Alcohol’s Effect on Long-Term Stress

Many people use alcohol to reduce stress. Whether people grab drinks after hard days at the office or they go to a party after college exams end, they seek alcohol for its quick, short-lasting relief from all kinds of stress.

Unfortunately, this relief from alcohol abuse never lasts long, and it often causes more stress over time. In fact, using alcohol to manage stress is one of the surest ways to develop a major drinking problem.

How Alcohol Affects Stress

Stress is a complicated physiological and psychological phenomenon. Many activities can be troubling, but, when a problem creates more anxiety or pressure than someone can manage, then the resulting stress is destructive for the body and the mind. The following causes commonly lead to stress:

  • Unrealistic expectations of accomplishment by parents, employers or clients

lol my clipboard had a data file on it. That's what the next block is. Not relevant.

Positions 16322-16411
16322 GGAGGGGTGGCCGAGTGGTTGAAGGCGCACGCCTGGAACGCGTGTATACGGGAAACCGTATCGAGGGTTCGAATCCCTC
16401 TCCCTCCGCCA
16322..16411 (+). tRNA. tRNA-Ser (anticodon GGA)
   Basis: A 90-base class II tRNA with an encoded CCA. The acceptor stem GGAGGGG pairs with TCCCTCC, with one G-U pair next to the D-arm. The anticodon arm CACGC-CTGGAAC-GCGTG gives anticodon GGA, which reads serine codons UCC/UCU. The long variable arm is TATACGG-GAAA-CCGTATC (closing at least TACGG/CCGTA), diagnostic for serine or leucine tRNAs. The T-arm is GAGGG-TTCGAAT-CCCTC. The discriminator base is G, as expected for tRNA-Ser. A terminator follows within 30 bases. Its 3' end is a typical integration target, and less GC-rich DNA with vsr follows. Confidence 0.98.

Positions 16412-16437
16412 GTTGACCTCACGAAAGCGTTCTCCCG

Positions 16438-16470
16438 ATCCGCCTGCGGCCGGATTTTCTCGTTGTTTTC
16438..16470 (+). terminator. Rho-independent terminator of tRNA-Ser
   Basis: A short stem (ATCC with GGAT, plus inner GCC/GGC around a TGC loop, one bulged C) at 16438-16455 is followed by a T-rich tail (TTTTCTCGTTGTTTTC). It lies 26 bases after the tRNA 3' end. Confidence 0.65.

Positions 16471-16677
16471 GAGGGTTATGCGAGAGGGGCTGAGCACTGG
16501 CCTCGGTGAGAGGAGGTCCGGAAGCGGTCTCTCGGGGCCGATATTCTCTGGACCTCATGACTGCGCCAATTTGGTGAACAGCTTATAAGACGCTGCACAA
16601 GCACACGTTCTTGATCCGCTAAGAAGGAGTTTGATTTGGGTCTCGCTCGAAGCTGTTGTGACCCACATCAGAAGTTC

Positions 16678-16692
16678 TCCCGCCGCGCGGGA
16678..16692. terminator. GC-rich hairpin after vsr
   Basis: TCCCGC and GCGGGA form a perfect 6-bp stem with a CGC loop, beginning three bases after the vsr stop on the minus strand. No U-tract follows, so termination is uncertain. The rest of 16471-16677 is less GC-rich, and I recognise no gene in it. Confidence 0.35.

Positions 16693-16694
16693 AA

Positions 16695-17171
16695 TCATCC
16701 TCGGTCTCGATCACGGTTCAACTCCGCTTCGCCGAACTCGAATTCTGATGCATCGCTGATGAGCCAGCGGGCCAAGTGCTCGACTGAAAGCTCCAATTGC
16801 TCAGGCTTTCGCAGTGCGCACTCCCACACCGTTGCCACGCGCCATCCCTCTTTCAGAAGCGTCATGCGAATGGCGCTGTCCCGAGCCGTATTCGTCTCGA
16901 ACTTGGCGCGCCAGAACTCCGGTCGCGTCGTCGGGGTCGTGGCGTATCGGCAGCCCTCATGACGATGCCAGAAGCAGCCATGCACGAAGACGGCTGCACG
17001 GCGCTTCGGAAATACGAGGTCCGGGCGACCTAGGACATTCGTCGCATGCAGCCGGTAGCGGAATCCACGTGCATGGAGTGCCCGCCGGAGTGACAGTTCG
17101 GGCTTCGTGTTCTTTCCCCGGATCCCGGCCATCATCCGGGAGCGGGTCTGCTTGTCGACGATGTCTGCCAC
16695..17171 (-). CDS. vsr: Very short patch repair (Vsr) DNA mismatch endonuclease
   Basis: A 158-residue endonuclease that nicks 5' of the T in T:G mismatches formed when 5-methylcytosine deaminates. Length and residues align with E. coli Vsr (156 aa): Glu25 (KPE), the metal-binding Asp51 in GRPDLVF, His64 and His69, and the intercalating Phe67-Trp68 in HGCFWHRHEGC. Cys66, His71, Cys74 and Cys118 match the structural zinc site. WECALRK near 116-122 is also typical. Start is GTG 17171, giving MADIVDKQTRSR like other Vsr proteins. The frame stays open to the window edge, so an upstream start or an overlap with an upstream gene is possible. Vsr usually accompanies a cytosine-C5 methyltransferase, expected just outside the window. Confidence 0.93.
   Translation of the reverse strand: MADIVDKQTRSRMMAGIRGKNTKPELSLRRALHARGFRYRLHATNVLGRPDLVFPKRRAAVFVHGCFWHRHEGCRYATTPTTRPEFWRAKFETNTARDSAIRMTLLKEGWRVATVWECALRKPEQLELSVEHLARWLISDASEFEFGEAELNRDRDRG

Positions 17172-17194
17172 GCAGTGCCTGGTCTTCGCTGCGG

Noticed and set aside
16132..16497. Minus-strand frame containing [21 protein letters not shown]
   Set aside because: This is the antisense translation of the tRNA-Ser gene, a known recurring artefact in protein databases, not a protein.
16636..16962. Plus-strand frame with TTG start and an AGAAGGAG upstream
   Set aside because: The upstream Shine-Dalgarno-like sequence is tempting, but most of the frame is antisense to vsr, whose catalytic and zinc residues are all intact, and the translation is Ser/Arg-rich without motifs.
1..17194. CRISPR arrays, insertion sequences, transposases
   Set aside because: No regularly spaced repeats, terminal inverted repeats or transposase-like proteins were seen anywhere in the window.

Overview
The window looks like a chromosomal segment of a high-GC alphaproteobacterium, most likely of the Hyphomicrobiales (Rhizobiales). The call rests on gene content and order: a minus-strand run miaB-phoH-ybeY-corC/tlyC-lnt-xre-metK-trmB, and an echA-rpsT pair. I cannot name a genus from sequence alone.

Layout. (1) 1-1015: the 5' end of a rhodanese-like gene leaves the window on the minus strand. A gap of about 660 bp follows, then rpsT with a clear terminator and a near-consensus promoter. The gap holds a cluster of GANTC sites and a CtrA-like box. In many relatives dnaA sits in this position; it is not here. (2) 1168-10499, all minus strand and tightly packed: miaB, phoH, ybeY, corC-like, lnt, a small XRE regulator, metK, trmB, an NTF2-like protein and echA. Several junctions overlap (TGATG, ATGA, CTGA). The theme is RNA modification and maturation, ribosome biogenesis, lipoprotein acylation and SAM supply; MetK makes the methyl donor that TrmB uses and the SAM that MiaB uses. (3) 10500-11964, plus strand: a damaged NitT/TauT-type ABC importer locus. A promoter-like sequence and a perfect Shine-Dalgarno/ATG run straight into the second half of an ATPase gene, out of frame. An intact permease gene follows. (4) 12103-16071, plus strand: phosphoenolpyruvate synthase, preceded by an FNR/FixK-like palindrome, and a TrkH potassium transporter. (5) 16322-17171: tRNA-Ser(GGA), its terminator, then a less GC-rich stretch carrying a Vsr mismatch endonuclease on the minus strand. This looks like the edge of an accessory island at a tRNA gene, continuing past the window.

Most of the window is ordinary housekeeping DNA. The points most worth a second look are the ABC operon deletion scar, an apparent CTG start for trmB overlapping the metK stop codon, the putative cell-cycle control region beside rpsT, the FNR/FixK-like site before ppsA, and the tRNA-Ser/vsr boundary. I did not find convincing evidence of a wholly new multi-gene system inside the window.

• Unclear communication of expectations
  • Dysfunctional relationships
  • Financial hardships
  • Physical discomfort or disability
  • Disobedient or problematic children
  • Sexual dysfunction
  • Poor self-esteem or body image

Stress manifests itself in many ways. It can cause headaches, sore backs, insomnia, ulcers and fatigue, so many people who experience serious stress will do anything to feel relief. Unfortunately, most of the quickest sources of stress relief are the most destructive.

For instance, alcohol releases the “feel-good” chemical dopamine into the bloodstream, which creates a feeling of pleasure. The brain recognizes this relief in a way that is far more powerful than conscious thought, so a seriously stressed-out person may become alcohol dependent the first time he drinks for emotional or physiological relief.

Effects of Long-Term Alcohol Abuse

Over time the body develops a tolerance to alcohol, which means someone needs larger and more frequent amounts of alcohol to feel the same effects. In other words, over time a beer or two will no longer relieve stress, so someone may need four or five drinks after a few shots of liquor. This kind of escalation is progressive, so drinking habits only get worse. Ultimately, stressed individuals may drink entire bottles of whiskey, but they will still struggle with anxiety and worry.

Sadly, long-term alcohol abuse not only stops relieving stress, but it also increases stress. Alcoholism causes divorce, loss of employment, physical deterioration and a host of other problems that spike stress levels.